A few thoughts, to trigger a discussion.
In this context, IDF means Immune Defficiency Foundation, not צה"ל (Israel Defence Forces).
IDF (the Foundation) is lobbying with the FDA for higher hurdles in clinical trials for biosimilars. "The FDA recognizes each Ig brand as unique with no generic equivalent— Ig products are not clinically interchangeable. Current science cannot demonstrate that two products will provide the exact same clinical results for a large number of patients or that switching patients from one product to another will pose no additional risks."
I wonder whether the above statement could cancel any Enbrel patent protection...
Also: I wonder whether the FDA could/would use the above to cause us even more grief with our future trials...
For Jarrett or anyone else who's interested:
Ok, glad the info was helpful as I intended ;
As to your inquiry abt my "consulting" I wish it were more profitable than currently i.e, producing $$$ than it currently is....
I am trying to market myself as someone who can provide Clin Research Consulting services. I got into the biosim business b/c I ran trials w/ biologics treating Autoimmune Diseases. Of course, PLX is trying to utilize the in biosim opportunity with the novel plant cell faactory approach.
I am not sure how to communicate off-line, or even if its worth it to you to do so.
I don't have a web site , but I am on LinkedIn.
So, I guess if you want to continue communicating we could start connecting there.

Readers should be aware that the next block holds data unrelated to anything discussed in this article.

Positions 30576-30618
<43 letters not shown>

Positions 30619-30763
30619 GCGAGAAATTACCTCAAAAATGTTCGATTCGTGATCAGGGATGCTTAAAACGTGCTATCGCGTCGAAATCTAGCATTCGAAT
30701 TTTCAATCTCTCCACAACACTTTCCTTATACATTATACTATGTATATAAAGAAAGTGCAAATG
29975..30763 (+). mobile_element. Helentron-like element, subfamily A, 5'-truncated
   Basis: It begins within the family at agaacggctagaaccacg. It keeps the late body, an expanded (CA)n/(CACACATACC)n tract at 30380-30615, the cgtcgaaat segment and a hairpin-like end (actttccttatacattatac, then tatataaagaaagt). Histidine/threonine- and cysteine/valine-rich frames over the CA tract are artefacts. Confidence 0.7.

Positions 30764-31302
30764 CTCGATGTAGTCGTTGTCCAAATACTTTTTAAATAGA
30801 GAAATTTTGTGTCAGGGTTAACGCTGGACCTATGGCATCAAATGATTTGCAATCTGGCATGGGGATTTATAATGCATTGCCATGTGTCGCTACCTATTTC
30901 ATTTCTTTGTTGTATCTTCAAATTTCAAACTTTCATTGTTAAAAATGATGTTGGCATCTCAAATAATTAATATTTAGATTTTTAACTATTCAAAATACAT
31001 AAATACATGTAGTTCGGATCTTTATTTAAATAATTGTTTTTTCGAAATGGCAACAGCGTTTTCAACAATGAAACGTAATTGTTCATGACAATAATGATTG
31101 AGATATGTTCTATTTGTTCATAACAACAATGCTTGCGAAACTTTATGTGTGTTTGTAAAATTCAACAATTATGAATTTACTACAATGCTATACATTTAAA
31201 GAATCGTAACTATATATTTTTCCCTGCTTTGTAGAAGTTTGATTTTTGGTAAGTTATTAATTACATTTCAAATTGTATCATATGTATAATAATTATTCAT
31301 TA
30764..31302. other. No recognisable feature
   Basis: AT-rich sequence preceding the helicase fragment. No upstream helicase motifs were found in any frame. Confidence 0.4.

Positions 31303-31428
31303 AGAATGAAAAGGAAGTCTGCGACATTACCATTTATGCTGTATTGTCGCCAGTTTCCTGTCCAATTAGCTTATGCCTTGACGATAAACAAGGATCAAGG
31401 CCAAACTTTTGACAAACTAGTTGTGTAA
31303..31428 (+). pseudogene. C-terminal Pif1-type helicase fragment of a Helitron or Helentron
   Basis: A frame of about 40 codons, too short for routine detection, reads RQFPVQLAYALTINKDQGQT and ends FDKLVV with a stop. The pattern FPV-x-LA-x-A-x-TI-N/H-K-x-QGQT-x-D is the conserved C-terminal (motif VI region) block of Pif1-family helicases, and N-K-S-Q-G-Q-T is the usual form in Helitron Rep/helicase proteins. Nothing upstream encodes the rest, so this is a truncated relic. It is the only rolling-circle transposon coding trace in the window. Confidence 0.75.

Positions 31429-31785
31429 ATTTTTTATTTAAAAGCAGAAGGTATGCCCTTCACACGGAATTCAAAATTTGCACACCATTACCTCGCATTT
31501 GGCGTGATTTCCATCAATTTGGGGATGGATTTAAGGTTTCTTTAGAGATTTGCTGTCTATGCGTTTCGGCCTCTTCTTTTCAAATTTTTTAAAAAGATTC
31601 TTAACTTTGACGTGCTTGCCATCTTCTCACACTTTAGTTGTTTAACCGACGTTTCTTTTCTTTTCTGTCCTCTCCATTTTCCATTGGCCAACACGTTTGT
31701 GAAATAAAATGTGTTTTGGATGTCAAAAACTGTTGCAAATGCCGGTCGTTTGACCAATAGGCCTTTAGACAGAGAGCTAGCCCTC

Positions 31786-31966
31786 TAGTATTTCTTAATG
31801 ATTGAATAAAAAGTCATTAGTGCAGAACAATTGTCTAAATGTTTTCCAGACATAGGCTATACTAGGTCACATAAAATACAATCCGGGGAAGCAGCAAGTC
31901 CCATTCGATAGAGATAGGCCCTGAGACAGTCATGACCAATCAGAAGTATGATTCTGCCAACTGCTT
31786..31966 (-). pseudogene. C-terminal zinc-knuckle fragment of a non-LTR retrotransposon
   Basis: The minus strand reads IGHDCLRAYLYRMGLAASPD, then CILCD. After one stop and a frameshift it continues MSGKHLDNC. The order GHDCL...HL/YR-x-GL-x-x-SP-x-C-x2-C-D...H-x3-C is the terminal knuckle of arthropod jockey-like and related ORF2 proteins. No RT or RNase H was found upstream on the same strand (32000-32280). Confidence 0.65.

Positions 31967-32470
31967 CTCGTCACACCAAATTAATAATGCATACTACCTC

Just let me know what U want to do and we'll move on from there.
No, I appreciate your analysis. That wasnt meant for you. It was for that twelve tooth fool who showed up here a few weeks ago with an inability to parse people expressing legitimate concerns/frustration from senseless bashers, so he attacked me by telling me something about how his dad provided for him and he will do the same for his kids. It was pretty ridiculous and definitely highlighted the whole guy living in his parents basement stereotype. Anyway, I really appreciate your insight and patent advice. I am in the biotech world, but know nothing of the IP side. Id be curious in what consulting services you are hoping to offer in the future. Regards, Jarrett
Well even though’ I am really down on PLX, as a highly experienced clinical research professional I did promise oteensdad (whomever that is) that I’d weigh in on the patent-biosimilar issues, specifically around the ”Enbrel” knockoff –PLX-106.
I have 7 years work on Enbrel and another 5 on similar agents. Enbrel is at the top of this class of Rxs, at least, efficaciously. Market share wise, I think it’s #2. --- BTW, except maybe with mutual funds, I hold no position on Amgen or PFE.
The value around Enbrel is why PLX is developing 106, instead of other related Rxs. There are also other Cos. trying to develop Enbrel as well. Finally, Amgen, who holds the US patent, also values the Rx b/c they have just obtained a new US patent replacing the orig one which expired recently.